By Jane Gervasoni, Public Affairs OfficeMarch 12, 2014
Military families value their electronic health record system and are grateful that they no longer have to take paper copies of their health records with them each time they move. Now the U.S. Army Public Health Command is training veterinary personnel on a similar system for government-owned animals and privately-owned animals belonging to military families.
The new system is called the Remote Online Veterinary Record or ROVR for short. The system will offer Army veterinary service personnel worldwide new methods for recording and maintaining veterinary clinical information about the animals they treat.
"ROVR is a secure, Web-based application that provides the means to electronically record, store, retrieve and transmit the elements of veterinary clinical encounters at all levels of care," according to Col. Erik Torring, deputy commander for veterinary services at the USAPHC. "It is a state-of-the-art means to collect, manage, analyze and report data and information rapidly and accurately to all levels of the Department of Defense."
The Army provides veterinary health services for all components of the DOD and to other governmental agencies with complete veterinary medical and surgical care for all government-owned animals including those belonging to other governmental agencies such as the Secret Service, Border Patrol, Customs Service and the Transportation Security Administration.
Currently veterinary personnel document their clinical findings and other statistical data using hard copy records, spreadsheets and other databases. These methods lack the ability to encrypt data, don't allow access by all veterinary personnel, and are generally hard to manage, according to Michael Tackett, U.S. Army Medical Information Technology Center Veterinary Services Systems Management program manager.
"The DOD veterinary services community operates in approximately 144 sites worldwide," explained Tackett. "The new system will be capable of encrypting data and providing worldwide access for veterinary service personnel in theater or garrison."
ROVR was designed to address many of the concerns of the veterinary community and is being trained and fielded throughout the USAPHC regional commands across the world through April.
"Access to this system is based on a user's common access card," explained Lt. Col. Kay Burkman, veterinary staff officer at Joint Base San Antonio, Texas. "ROVR will create patient records that can be transferred and shared, with access worldwide using the CAC."
Burkman has been involved with this project since it was first conceived in 2005. She has spent the last 2 1/2 years working primarily on program development, beta testing and devising training.
"Every clinic is different, so we tailor our training to meet the needs of those using the system," she explained. "A facility exclusively treating government-owned animals will have slightly different needs than one that treats primarily privately-owned animals.
"In February, we trained veterinary treatment facility personnel from Aberdeen Proving Ground (Md.) and Carlisle Barracks (Pa.) on how to use this system," Burkman explained. "We have already trained veterinary personnel at more than 100 VTFs including Joint Base San Antonio, and veterinary personnel have been very enthusiastic about ROVR's capabilities."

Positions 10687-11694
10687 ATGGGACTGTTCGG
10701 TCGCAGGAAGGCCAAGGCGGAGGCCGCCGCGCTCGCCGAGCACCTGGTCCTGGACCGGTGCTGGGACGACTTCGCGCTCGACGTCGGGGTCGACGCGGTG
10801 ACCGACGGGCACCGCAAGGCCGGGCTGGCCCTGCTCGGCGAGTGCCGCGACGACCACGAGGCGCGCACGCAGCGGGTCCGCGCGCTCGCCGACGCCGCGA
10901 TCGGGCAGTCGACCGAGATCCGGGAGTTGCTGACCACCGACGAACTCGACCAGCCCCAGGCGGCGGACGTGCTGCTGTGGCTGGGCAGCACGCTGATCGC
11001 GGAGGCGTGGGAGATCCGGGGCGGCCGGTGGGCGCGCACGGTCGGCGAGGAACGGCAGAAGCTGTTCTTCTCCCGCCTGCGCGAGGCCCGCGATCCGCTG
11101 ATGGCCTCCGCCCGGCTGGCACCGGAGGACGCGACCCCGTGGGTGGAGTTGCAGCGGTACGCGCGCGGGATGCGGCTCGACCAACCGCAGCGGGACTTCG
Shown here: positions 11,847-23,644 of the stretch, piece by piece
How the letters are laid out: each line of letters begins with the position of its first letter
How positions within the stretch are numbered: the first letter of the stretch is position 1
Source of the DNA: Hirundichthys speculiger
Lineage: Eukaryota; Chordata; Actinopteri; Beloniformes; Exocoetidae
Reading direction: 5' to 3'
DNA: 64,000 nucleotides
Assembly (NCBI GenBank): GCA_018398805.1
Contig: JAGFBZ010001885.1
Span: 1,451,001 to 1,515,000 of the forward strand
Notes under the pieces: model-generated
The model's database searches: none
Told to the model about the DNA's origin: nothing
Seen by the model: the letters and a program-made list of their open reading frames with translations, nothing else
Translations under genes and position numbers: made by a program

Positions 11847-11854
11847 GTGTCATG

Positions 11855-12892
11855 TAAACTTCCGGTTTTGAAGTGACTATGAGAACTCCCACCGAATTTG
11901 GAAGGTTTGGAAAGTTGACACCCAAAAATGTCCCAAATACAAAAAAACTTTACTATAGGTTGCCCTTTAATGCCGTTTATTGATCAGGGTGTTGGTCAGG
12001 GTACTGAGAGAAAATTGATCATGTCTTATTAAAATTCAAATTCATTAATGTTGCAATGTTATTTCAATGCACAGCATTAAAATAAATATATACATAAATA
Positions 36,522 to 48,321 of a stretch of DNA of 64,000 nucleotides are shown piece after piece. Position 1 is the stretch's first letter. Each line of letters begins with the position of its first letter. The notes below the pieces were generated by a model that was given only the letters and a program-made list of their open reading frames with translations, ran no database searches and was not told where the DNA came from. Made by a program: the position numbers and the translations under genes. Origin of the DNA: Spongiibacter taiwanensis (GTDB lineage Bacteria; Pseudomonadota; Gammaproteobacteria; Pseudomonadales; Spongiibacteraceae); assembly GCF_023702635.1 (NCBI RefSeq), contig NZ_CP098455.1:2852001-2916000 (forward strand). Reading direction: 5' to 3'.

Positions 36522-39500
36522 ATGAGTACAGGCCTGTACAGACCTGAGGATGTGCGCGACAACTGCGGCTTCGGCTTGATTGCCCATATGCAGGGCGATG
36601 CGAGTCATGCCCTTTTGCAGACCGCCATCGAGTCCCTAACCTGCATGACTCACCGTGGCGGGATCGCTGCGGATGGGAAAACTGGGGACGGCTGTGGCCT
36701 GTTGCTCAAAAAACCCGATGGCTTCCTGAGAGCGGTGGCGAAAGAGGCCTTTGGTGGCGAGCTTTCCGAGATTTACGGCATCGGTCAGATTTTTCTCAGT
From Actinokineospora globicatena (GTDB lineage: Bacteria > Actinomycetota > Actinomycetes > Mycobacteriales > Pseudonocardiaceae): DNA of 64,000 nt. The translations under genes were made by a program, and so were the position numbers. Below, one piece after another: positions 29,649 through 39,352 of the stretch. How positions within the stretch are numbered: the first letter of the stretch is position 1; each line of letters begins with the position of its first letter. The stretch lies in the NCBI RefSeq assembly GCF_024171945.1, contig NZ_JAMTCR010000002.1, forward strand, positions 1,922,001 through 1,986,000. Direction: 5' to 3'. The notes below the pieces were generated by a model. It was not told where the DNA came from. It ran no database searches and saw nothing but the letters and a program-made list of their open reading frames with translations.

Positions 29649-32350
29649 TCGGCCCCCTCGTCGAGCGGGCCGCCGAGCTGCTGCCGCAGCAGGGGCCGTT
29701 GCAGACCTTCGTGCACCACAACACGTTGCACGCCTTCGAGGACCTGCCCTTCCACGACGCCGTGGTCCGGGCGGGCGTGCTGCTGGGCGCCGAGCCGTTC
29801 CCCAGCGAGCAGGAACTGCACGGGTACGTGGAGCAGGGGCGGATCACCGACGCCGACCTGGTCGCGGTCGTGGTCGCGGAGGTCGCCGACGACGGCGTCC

The system has a lot of benefits for VTF users as well as pet owners according to Burkman. ROVR even has more functionality than the current electronic health system for military beneficiaries, she said.
One of the biggest benefits to pet owners is that the information stored in the system can be transferred to any military VTF around the world. This will make a difference for those who take pets with them when they have a permanent change of station.
The same is true for military working dogs and other government-owned animals such as the caisson horses used at Fort Belvoir, Va. Information on the animals' past and present health will be available to any veterinary provider with a CAC.
"ROVR provides the functionalities necessary to consolidate the 144 independent veterinary treatment facilities into a global practice with the capability to provide standardized, evidence-based veterinary care to any animal, anywhere," Burkman explained.
In addition, ROVR will be able to help track animal disease trends, clinic inventory, manage appointments, provide billing statements, track drug interactions, generate rabies and veterinary health certificates and support clinical documentation of patient records.
Although the USAPHC is hosting the training, many veterinary services personnel, the DOD Veterinary Services Activity, the Defense Health Agency and DOD's Health Affairs contributed to the design of the system and are involved in the management of the system. These organizations, animals and owners will benefit from the information available in the system, according to Torring.
"The entire program including development, testing and fielding has been a huge team effort," said Tackett. "This is a partnership that will improve patient care by automating medical records and providing worldwide access from any CAC-enabled government computer."
ROVR still has some growing to do, but so far, design defects have been minimal and will be fixed once the system is fielded.
At Aberdeen Proving Ground, the veterinary clinic staff, which received training in February, is already using the new system in the VTF.
"Change is always challenging," said Carol Bossone, non-appropriated fund veterinarian at the clinic, "but this system seems to offer functionality that we have not had before. I am hopeful that the end result will be a valuable tool that is versatile, flexible and seamless."